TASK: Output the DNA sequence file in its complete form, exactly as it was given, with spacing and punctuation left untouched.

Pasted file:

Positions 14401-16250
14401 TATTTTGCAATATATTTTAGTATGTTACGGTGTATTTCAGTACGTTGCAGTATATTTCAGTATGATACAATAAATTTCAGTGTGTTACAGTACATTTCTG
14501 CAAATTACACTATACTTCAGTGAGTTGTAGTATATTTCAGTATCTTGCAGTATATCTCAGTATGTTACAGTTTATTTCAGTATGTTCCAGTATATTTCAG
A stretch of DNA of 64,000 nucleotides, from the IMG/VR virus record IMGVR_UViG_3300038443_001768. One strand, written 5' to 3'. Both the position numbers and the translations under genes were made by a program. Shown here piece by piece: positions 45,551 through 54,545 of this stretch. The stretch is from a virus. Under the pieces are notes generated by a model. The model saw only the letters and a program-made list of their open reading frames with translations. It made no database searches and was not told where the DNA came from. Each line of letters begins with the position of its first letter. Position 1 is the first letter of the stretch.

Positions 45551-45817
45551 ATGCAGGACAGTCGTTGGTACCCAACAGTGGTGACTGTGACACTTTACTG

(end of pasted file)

Positions 14401-16250
14401 TATTTTGCAATATATTTTAGTATGTTACGGTGTATTTCAGTACGTTGCAGTATATTTCAGTATGATACAATAAATTTCAGTGTGTTACAGTACATTTCTG
14501 CAAATTACACTATACTTCAGTGAGTTGTAGTATATTTCAGTATCTTGCAGTATATCTCAGTATGTTACAGTTTATTTCAGTATGTTCCAGTATATTTCAG
A stretch of DNA of 64,000 nucleotides, from the IMG/VR virus record IMGVR_UViG_3300038443_001768. One strand, written 5' to 3'. Both the position numbers and the translations under genes were made by a program. Shown here piece by piece: positions 45,551 through 54,545 of this stretch. The stretch is from a virus. Under the pieces are notes generated by a model. The model saw only the letters and a program-made list of their open reading frames with translations. It made no database searches and was not told where the DNA came from. Each line of letters begins with the position of its first letter. Position 1 is the first letter of the stretch.

Positions 45551-45817
45551 ATGCAGGACAGTCGTTGGTACCCAACAGTGGTGACTGTGACACTTTACTG